It’s unprecedented how intricate and extensive the Marvel Cinematic Universe has become since its inception back in 2008. It seems that every possible plot outcome has become accounted for thanks to the endless innovation displayed by the filmmakers and executives at Marvel Studios. However, as time goes on and the world gets bigger, there are bound to be small things here and there that fall through the cracks, and if there’s anything more attentive than Marvel filmmakers, it’s Marvel fans.
So, here are a few tiny errors in the MCU that have been spotted by eagle-eyed fans. How many did you know about?
The Timeline of the Infinity Gauntlet
There have been several cameo appearances by the infamous Infinity Gauntlet over the years in order to tie the stories together, but the exact origin of the weapon seems to have an air of discrepancy around it. We’ve learned that the dwarves of the planet/star Nidavellir were forced to create the gauntlet for Thanos at some point, but the exact point in time is unknown. The dwarves are said to be under the protection of Asgard, so it would be a huge oversight on the part of Loki, Odin, or whoever was running Asgard to let Thanos ruin the planet and take a deadly weapon from a place under their protection. This isn’t exactly an error, but it does make us wonder how Marvel Studios justified this particular plot question.
The Timeline of Spider-Man: Homecoming
The timeline placement of Spider-Man: Homecoming made the inclusion of Peter Parker in the MCU a little bit confusing. The beginning of the film showed Adrian Toomes, AKA Vulture, creating tech immediately after the first Avengers film, which would place it a few years earlier than Captain America: Civil War. Homecoming claimed that the opening scene happened 8 years prior to the rest of the action, but that would then mean the rest of the events occurred several years into the future. This was simply a small clerical mistake on the part of the filmmakers, but for fans who remember the chronology, this creates a bit of confusion. (Marvel Studios: The First 10 Years, released last year, included a timeline that repositioned Spider-Man: Homecoming only four years after Avengers, in 2016.)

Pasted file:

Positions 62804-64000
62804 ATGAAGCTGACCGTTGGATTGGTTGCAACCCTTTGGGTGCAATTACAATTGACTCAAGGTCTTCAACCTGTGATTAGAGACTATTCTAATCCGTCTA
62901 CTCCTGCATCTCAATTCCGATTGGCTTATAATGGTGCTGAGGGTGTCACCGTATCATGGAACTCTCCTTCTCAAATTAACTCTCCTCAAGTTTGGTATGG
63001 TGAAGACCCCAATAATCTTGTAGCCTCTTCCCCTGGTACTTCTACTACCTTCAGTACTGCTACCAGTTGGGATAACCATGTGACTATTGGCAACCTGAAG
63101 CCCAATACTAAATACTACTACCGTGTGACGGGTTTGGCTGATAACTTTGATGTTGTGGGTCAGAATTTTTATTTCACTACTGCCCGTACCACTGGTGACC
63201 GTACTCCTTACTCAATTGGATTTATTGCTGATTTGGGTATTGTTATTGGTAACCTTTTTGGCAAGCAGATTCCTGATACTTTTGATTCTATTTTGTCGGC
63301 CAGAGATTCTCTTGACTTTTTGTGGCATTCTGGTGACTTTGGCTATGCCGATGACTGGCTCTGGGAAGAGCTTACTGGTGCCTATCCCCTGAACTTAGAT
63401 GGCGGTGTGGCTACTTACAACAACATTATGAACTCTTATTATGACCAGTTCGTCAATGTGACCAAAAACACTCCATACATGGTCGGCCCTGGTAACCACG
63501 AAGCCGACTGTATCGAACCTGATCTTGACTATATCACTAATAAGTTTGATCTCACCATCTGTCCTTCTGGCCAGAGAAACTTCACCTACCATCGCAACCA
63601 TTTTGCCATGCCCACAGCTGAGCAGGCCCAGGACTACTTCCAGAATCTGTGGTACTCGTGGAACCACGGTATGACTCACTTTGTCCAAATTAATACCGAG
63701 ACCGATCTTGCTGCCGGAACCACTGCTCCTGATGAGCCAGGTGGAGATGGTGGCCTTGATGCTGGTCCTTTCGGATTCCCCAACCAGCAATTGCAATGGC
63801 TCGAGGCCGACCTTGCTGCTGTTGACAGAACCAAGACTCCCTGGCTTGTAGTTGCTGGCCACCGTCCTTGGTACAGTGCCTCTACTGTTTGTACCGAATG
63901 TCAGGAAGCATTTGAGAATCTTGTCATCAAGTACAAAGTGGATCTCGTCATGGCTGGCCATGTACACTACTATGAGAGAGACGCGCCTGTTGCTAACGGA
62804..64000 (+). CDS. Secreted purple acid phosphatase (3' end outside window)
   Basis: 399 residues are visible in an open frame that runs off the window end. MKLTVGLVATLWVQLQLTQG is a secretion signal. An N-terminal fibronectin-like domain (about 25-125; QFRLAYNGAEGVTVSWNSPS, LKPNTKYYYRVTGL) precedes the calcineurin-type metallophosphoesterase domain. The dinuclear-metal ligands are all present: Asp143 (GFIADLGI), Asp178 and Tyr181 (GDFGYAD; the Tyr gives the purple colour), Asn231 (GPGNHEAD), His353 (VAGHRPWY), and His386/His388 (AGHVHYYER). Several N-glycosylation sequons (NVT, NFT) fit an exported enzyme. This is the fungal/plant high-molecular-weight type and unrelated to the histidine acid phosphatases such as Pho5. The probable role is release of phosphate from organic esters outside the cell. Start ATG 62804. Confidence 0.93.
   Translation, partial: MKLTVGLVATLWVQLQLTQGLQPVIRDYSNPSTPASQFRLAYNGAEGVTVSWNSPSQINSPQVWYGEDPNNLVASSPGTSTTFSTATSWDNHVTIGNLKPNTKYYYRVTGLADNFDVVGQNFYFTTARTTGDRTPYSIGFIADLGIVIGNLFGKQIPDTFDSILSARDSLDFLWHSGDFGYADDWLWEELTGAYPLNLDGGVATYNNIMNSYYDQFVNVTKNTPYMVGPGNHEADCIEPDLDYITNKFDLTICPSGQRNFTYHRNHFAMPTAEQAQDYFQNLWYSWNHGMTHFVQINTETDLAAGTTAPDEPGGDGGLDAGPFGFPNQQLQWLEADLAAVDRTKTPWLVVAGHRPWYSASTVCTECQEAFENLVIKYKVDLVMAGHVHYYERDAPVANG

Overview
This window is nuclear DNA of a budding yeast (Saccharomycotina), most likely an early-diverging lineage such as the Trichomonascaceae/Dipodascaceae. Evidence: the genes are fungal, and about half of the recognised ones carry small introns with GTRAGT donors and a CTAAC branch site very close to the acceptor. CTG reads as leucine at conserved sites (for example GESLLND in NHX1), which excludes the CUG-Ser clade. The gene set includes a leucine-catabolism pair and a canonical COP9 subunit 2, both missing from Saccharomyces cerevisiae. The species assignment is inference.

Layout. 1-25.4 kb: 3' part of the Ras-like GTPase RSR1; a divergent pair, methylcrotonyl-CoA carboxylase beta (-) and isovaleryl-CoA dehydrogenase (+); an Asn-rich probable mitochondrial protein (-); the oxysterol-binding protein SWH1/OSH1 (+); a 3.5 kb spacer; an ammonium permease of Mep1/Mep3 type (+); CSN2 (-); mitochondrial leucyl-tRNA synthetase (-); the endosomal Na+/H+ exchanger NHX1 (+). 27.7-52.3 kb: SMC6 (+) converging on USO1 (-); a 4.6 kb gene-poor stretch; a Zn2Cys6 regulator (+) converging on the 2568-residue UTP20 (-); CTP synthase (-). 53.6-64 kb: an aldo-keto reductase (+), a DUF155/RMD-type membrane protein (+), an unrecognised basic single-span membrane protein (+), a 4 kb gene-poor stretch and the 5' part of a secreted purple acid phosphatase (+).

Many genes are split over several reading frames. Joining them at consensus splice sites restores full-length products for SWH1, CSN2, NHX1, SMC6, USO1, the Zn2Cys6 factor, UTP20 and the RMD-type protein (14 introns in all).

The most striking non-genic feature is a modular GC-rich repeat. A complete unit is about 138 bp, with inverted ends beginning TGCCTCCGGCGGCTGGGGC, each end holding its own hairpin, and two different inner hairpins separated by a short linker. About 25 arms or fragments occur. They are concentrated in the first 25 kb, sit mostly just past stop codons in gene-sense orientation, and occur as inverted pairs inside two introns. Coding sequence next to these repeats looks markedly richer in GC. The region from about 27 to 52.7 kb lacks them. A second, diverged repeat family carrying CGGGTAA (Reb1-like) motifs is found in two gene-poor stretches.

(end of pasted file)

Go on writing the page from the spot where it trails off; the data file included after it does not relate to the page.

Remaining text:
In the first Guardians of the Galaxy, Gamora briefly explains her history, saying that Thanos killed her parents as well as the entire race of beings that lived on her home planet of Zehoberei. This seemed like a true enough statement, that is until the flashback scene in Avengers: Infinity War. As we delved into some of the inner mechanizations of Thanos’ mind, we learned that his life’s mission was to “save” planets by eliminating half of the population, as we saw in the scene where he and Gamora first meet. So, unless Thanos went back to Gamora’s planet at an unmentioned later date to kill off the remaining 50% of the population, Gamora is gravely mistaken about the fate of her race and home.
We know that Bucky Barnes is old since he was friends with Captain America before he was, well, Captain America. However, the exact age of the friend-turned-villain-turned-hero is a bit of a mystery. At the end of Captain America: Winter Soldier, there’s a brief scene in which we see Steve Rogers visiting the Smithsonian Institute’s exhibit on the fallen soldier (since they didn’t know he was still alive). Eagle-eyed fans have brought to light the fact that the top of the exhibit on Bucky says that he was born in 1916, but the bottom of the exhibit says he was born in 1917. Was there a clerical error at the Smithsonian? Or did Marvel just think no one would care or notice? Either way, the birth year of Bucky Barnes remains unconfirmed.